As bitcoin’s value rises to all-time highs, the enticement of earning bitcoin through the mining process has kept pace. The method of making bitcoin through the verification process is costly and not environmentally friendly. The appeal of mining for bitcoin is that you can earn bitcoin for your hard work if you do it correctly. Miners of bitcoin are reward by earning crypto tokens.
What is a Miner
A cryptocurrency miner gets paid to audit transactions. They are verifying the legitimacy of bitcoin transactions. This process is meant to keep the process honest and make sure there is no fraud in the bitcoin creation system. The goal is to eliminate the ability of double-spending.
What is Double Spending
The process of auditing is geared to eliminate the double spending of the same digital currency. Digital currency is like cash in that you should only be able to spend it once. If you give someone a $10 bill, you cannot spend the same bill again unless it’s a forgery. If you made a counterfeit bill with the same serial number, someone might recognize it. Unless the merchant gave you the $10 bill back with the merchandise your purchase, you would not be able to spend the same $10 bill again.
What a Bitcoin miner does is analogous to auditing for double-spending. To go through the auditing process, a bitcoin miner needs to check transactions to make sure that users have not illegitimately tried to spend the same bitcoin twice. The goal of a miner is two-fold.
They have to verify 1MB worth of transactions. They also have to be the first miner to arrive at the 64-digit hexadecimal number less than or equal to the target hash. Some of this could be considered guesswork. The total number of possible guesses for each of these problems being on the order of trillions, it’s incredibly challenging work. To solve a question first, miners need a lot of computing power. To mine successfully, you need to have a high “hash rate,” which is measured in terms of megahashes per second. Once miners have verified 1 megabyte worth of bitcoin transactions, known as a “block,” those miners are eligible to be rewarded with a quantity of bitcoin.
With bitcoin’s price at all-time highs, the number of miners participating in the auditing operation has increased significantly. This activity has a negative environmental impact. Energy-hogging crypto miners have been blamed for power outages in several countries worldwide.
According to research by cryptocurrency economist Alex De Vries, bitcoin’s record-high prices have created a crypto mining backlog where emissions from mining the virtual currency are likely to stay high regardless of the price.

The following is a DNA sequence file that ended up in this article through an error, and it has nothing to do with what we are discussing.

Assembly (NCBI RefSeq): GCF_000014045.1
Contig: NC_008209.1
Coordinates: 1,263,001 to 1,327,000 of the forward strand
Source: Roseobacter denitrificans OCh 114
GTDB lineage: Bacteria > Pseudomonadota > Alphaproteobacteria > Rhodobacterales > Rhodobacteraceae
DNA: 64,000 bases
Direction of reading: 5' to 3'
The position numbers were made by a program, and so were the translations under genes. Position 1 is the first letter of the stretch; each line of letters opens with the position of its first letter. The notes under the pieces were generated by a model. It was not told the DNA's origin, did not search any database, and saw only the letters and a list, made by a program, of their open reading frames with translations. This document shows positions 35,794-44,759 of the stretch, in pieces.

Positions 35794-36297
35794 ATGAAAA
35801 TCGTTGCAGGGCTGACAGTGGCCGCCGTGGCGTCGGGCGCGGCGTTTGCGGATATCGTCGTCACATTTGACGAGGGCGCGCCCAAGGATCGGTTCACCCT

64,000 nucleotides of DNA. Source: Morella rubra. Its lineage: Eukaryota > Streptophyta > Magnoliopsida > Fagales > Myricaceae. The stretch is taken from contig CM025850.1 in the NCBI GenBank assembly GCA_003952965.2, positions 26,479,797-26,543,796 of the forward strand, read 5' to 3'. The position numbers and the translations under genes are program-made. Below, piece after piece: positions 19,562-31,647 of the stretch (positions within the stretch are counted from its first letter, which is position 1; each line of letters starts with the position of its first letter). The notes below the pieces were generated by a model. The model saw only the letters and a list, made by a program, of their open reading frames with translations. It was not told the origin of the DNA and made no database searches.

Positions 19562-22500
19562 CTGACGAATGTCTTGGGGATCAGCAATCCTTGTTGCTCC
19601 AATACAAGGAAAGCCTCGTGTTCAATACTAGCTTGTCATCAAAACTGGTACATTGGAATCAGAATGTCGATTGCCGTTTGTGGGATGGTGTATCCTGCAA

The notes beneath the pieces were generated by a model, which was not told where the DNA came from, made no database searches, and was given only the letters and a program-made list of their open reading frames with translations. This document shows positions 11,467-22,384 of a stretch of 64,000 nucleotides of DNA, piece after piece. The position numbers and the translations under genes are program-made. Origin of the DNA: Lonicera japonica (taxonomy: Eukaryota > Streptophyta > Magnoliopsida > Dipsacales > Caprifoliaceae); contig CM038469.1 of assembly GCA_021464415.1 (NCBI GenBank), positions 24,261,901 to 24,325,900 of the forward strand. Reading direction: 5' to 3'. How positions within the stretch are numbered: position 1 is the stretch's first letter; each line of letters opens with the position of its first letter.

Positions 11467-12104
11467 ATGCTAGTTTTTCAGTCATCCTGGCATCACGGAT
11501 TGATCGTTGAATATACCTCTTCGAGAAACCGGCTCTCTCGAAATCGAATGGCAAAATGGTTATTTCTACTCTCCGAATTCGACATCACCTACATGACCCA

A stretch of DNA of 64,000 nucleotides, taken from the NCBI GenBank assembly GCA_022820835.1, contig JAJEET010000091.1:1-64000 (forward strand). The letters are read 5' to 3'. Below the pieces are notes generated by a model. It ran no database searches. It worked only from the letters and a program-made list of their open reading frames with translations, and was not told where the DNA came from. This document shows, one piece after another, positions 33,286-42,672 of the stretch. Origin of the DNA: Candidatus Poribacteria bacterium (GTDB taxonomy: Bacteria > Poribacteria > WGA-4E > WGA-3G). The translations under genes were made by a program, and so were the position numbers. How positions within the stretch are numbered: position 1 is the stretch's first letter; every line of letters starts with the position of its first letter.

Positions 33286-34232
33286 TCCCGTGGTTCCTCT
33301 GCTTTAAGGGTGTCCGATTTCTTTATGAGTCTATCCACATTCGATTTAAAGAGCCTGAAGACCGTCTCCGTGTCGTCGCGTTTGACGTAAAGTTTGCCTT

With only 1 million bitcoin miners in the world, the amount of electricity that mining consumes in one year is equal to that used to power Malaysia, Sweden or Ukraine, according to the Cambridge Bitcoin Electricity Consumption Index. De Vries’s research claims that bitcoin’s yearly carbon emissions are on track to match London’s city, estimated to be 98.9 megatons. The study estimates that every dollar of bitcoin value mined accounts for 49 cents’ worth of health and climate damage in the U.S.
The mining process takes massive computing power in a race to audit a block of bitcoin and then be the first to guess the 64-bit hexadecimal code, which could have trillions of outcomes. The upshot is that the more computing power you have to throw at the problem, the more likely you will be the first to solve the equation. Additionally, the higher the bitcoin price, the more people will want to participate in the mining process and earn bitcoins from auditing the double-spending issue. That has effectively set off an arms race in which miners invest in even more computing equipment that they keep running 24 hours a day.
The demand for mining software and hardware is surging. Bitmain, a significant maker of mining rigs, sold out through August, while competitor Canaan is working through a backlog of 100,000 orders. Unless more miners can find cleaner sources of power to meet their computing demands, regions worldwide are likely to restrict or eliminate bitcoin mining to eliminate their environment’s neative impact.
The Bottom Line
The underlying issue is that to create bitcoin; you need to use a significant amount of electricity from computing power. As the market trades crypto to all to highs, more miners who verify transactions and get paid to handle this process are involved. Hardware and software used to mine bitcoin is either sold out or backlogged. In some instances, the costs of mining equal to the consumption of major cities worldwide. If miners cannot find a more effective way to mine for bitcoin, they are likely to face a systematic shutdown as they consume more energy and set a negative carbon footprint across the globe.